Beautifully engraved certificate from the Illinois Central Rail Road Company
in 1887. This historic document was printed by the American Banknote Company and has an ornate border around it with a vignette of a map of the line and an imprint of a revenue stamp. This item is hand signed by the Company’s Treasurer and Assistant Secretary and is
over 130 years old.
The Illinois Central was chartered by the Illinois General Assembly on February 10, 1851. Senator Stephen Douglas and later President Abraham Lincoln were both Illinois Central men who lobbied for it. Douglas owned land near the terminal in Chicago. Lincoln was a lawyer for the railroad. Upon its completion in 1856 the IC was the longest railroad in the world. Its main line went from Cairo, Illinois, at the southern tip of the state, to Galena, in the northwest corner. A branch line went from Centralia, (named for the railroad) to the rapidly growing city of Chicago. In Chicago its tracks were laid along the shore of Lake Michigan and on an offshore causeway downtown, but land-filling and natural deposition have moved the present-day shore to the east.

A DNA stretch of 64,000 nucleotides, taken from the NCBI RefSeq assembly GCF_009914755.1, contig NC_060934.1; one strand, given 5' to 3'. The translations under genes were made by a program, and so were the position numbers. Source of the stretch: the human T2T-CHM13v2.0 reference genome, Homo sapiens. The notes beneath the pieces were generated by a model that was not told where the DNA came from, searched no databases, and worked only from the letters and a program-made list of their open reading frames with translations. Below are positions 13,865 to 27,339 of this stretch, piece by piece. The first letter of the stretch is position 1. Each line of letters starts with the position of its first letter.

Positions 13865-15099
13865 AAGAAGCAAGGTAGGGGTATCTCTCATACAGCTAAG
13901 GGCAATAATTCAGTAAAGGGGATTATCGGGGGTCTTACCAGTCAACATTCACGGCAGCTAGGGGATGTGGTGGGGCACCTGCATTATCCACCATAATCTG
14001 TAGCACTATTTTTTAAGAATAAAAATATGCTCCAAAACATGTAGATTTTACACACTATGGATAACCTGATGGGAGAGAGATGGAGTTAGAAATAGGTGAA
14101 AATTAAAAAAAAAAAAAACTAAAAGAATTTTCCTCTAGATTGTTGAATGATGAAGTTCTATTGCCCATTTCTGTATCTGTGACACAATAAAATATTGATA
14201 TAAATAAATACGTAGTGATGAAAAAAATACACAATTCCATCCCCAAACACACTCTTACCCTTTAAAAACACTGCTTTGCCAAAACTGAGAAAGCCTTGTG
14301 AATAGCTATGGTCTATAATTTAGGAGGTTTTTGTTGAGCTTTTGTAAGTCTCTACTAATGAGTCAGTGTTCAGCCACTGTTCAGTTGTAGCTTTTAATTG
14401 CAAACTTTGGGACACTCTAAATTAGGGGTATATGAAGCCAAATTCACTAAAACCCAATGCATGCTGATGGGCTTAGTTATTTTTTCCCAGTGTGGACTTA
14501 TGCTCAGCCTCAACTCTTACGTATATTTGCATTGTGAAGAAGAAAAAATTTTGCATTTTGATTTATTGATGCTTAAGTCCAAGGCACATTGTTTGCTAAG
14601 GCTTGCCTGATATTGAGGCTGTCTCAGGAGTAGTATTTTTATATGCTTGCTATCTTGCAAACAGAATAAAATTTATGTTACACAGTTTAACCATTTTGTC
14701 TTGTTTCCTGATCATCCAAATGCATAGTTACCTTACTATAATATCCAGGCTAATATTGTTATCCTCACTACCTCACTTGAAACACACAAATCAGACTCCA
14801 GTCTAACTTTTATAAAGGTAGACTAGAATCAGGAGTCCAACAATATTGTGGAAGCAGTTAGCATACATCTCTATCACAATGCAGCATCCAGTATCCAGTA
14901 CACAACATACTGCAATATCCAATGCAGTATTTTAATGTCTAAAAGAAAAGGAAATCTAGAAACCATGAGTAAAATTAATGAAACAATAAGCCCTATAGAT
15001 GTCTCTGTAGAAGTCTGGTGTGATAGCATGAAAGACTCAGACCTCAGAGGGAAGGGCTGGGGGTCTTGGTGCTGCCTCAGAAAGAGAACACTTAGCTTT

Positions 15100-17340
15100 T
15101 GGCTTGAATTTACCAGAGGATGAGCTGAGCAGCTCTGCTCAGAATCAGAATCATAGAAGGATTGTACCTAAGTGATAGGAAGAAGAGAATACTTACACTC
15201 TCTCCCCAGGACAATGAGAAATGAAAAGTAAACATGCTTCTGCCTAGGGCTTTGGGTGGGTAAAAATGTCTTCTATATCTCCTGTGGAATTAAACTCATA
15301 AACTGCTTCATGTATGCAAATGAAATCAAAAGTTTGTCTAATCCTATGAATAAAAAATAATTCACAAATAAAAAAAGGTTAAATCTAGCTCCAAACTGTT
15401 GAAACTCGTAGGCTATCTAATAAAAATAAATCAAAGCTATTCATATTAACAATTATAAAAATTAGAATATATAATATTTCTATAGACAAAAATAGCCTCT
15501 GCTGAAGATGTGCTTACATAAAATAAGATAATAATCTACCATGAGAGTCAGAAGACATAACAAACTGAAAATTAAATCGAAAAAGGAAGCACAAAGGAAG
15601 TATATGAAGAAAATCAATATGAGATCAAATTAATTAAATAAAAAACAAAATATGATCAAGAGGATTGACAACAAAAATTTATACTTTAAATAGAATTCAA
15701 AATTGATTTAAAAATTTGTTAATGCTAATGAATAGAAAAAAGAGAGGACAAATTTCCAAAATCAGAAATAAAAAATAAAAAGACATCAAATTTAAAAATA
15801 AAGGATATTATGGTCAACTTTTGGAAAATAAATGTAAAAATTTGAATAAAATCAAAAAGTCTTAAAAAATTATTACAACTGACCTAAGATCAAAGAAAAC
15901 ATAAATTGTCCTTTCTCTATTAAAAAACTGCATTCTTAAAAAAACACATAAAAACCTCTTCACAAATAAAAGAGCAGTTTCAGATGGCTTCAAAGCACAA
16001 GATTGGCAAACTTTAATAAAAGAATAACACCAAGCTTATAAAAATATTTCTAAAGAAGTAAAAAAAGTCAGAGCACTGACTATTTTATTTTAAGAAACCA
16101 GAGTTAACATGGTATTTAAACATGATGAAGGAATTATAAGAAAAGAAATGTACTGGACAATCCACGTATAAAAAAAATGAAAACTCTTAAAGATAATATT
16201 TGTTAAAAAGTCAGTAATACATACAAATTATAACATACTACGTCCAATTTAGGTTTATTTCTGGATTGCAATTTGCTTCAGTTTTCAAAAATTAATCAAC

In 1867 the Illinois Central extended its track into Iowa, and during the 1870s and 1880s the IC acquired and expanded railroads in the southern United States. IC lines crisscrossed the state of Mississippi and went as far as New Orleans, Louisiana, to the south and Louisville, Kentucky, in the east. In the 1880s, northern lines were built to Dodgeville, Wisconsin, Sioux Falls, South Dakota, and Omaha, Nebraska. Further expansion continued into the early twentieth century.
The Illinois Central, and the other "Harriman lines" owned by E.H. Harriman, was the target of the Illinois Central shopmen's strike of 1911. Although marked by violence and sabotage in the south, midwest, and western states, the strike was effectively over in a few months. The railroads simply hired replacements and withstood diminishing union pressure. The strike was eventually called off in 1915.
History from Wikipedia and
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